Home Ministry signed off on the early release of the 11 convicts, the Gujarat government told Supreme Court. In an October 17 affidavit, the state said the 11 convicts were released on account of their "good behaviour" and not as part of the 'Azadi ka Amrit Mahotsav' celebrations for the country's 75th Independence Day.
Considering the Gujarat government's "very bulky" reply, the Supreme Court gave CPI (M) leader Suhasini Ali—she along with two others have challenged the release—time till November 29 to file her counter-affidavit.
Gujarat government had filed its reply on a plea that challenged the premature release of 11 persons convicted for gangraping Bilkis Bano and murdering members of her family during the 2002 Godhra Riots in Gujarat.
A perusal of the 477 page-reply reveals details of the decision-making process undertaken after the 11 convicts applied for early release in February 2021. The affidavit further revealed how the 11 convicts enjoyed paroles, and furloughs and were released despite negative opinions, and in one case – an outstanding criminal charge.
Home Ministry nod on early release
The Ministry of Home Affairs signed off the premature release of all 11 convicts, the Gujarat government told Supreme Court. A decision was taken to release the prisoners since they had already spent 14 years in prison and "their behavior (behind bars) was found to be good".
The state considered the proposal filed by the 11 convicts under its 1992 state policy in accordance with Supreme Court's May 2022 order and their release has nothing to do with 'Azadi ka Amrit Mahotsav celebrations', the state government added.
CBI, Special Court opposed the release,
The state government's affidavit reveals that when the 11 convicts applied for early release, opinions were sought from several authorities: Central Bureau of Investigation (CBI), Special CBI Court, Mumbai where the trial took place, Dahod's Superintendent of Police, and the Collector and District Magistrate, Jail Superintendent Godhra Sub-Jail, Jail Advisory Committee, Gujarat's Director General of Police (Prisons), Ministry of Home Affairs (because the offence was probed by a central investigation agency).
The affidavit revealed that all but the CBI and the Special Court recommended early release.
The CBI said the offences committed were "heinous, grave and serious" and thus the convicts cannot be released prematurely, and "no leniency" must be shown.
In a common opinion for the 11 convicts, Special CBI Judge Anand Yawalkar observed that in this case all the convicted accused were found guilty of rape and murder of innocent people. The judge pointed out that the accused did not have enmity with Bano nor were they related to her in any way. "The crime was committed only on the ground that the victim belonged to a particular religion", the judge said. "In this case, even minor and pregnant women were not spared. This is the worst form of hate crime and crime against humanity. It affects the consciousness of society. Aggrieved of this crime is society at large," he added.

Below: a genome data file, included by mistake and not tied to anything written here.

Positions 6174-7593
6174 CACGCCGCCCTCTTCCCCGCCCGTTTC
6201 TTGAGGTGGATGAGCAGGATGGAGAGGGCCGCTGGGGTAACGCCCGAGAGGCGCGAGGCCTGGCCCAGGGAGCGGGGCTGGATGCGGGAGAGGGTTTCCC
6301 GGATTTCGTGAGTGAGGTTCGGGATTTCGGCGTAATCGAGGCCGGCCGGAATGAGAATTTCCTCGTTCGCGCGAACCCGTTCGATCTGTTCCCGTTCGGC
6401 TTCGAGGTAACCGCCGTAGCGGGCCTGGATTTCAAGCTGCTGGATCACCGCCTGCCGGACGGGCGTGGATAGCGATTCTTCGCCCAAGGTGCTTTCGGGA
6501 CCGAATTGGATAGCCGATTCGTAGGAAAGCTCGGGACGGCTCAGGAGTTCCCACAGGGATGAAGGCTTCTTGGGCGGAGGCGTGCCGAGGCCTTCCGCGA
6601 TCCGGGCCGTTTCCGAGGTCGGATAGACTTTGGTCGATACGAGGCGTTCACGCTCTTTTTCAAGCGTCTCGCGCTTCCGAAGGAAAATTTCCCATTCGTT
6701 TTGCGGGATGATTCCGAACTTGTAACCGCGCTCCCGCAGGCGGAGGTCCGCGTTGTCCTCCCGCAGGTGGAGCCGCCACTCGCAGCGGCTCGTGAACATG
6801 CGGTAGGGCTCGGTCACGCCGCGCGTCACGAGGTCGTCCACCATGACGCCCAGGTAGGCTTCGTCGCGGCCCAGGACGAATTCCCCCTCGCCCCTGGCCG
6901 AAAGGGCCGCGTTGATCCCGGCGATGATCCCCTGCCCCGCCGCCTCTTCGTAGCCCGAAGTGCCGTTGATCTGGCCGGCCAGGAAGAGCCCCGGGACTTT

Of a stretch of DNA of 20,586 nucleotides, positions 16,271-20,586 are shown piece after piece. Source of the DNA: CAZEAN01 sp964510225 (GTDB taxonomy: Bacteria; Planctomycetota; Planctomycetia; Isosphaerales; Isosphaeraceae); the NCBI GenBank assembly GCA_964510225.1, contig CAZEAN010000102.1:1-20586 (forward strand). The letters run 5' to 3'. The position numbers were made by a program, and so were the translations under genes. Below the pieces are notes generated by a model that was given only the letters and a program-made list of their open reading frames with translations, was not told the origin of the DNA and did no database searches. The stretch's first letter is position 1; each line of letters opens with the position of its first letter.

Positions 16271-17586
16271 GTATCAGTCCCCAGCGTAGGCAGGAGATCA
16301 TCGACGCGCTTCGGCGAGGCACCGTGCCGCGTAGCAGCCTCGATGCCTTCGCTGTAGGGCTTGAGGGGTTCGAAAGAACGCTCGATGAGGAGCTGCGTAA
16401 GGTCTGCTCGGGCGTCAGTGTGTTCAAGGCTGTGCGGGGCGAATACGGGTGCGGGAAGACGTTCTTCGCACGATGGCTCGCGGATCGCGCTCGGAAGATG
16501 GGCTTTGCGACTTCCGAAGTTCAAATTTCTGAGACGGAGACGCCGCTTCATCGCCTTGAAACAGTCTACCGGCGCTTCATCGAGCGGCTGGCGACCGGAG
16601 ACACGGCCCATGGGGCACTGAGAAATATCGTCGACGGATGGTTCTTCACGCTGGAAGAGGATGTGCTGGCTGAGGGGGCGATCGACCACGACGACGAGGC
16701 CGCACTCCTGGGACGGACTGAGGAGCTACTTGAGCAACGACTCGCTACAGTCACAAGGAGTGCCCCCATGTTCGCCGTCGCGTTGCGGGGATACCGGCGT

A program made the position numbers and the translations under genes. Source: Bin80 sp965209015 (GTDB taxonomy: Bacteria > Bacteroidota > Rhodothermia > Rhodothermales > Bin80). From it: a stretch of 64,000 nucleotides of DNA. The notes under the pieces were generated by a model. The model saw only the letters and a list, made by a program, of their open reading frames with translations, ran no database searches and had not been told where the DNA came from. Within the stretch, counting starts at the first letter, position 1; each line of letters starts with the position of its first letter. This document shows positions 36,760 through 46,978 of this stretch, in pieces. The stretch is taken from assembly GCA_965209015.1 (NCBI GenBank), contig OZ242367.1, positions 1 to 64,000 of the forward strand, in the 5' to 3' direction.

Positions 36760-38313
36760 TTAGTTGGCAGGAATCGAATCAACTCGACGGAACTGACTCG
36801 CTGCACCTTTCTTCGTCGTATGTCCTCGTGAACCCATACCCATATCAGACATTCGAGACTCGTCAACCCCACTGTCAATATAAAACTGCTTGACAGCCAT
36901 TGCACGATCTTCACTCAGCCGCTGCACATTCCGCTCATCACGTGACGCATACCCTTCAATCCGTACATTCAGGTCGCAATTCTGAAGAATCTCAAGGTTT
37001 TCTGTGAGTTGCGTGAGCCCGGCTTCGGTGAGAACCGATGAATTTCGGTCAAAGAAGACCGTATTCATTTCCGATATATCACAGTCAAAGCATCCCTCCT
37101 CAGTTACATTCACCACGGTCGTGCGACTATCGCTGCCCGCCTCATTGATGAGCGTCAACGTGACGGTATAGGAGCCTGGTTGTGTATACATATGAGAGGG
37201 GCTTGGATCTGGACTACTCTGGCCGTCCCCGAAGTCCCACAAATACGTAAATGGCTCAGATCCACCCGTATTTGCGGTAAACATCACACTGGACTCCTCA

The judge further observed that here, Maharashtra's policy on early release would apply since the 11 convicts were tried in Mumbai. And as per that policy, the 11 convicts—who have been awarded a "double life sentence"—should complete the minimum punishment of 28 years before being considered for release, he said.
The affidavit suggests that the victim or her family is also expected to be consulted on such an application. However, Bilkis Bano's opinion was not sought after in 10 of the 11 cases.
The local police sought Bano's opinion on Radheshyam Bhagwandas Shah's application since the two live in the same village. In fact, Shah was released despite several authorities recommending against it.
Dahod's Superintendent of Police in his letter to the jail advisory committee recommended against the release after noting Bano's concern that Shah and his accomplices could commit serious crimes. The committee however permitted Shah's release even after one of its members—Sessions Judge, Godhra—warned the "possibility of peace being disturbed" since Bano and Shah's family lived in the same village.
Convicts enjoyed parole, furlough of more than 1000 days
Gujarat government's affidavit reveals that 10 of the 11 convicts enjoyed more than 1000 days of leave on the pretext of parole and furloughs. 58-year-old Rameshbhai Chandana, Rajubhai Soni (58), and Pradeep Modhiya (55), spent more than 1000 days out on parole plus another few hundred days on furlough.
In all cases, four years were also "set off" against their jail term to accommodate the time they spent in jail as an undertrial between January 2004, the year of their arrest, to January 2008, when the trial concluded and they were sentenced to life imprisonment.
Parole is when a prisoner is released temporarily, or for a special reason, or permanently before the completion of his sentence on the promise of good behaviour. Parole is French for the term 'je donne ma parole – 'I give my word.'. Parole is a reformatory and progressive measure of correctional services.
A furlough is a brief conditional release from prison often awarded to long-term prisoners.
In many instances, the convicts who were out on "leave" were often recorded as reporting back to prison as late as a day to four days, but were left off with just a warning. In fact, while he was out on parole, an FIR was filed against Mitesh Chimanlal Bhatt for sexual molestation and criminal intimidation. The chargesheet has been filed and the trial is going on before a Dahod court.
Despite this, Bhatt was not only allowed parole and furlough privileges but was also released on August 15 for "good behaviour".
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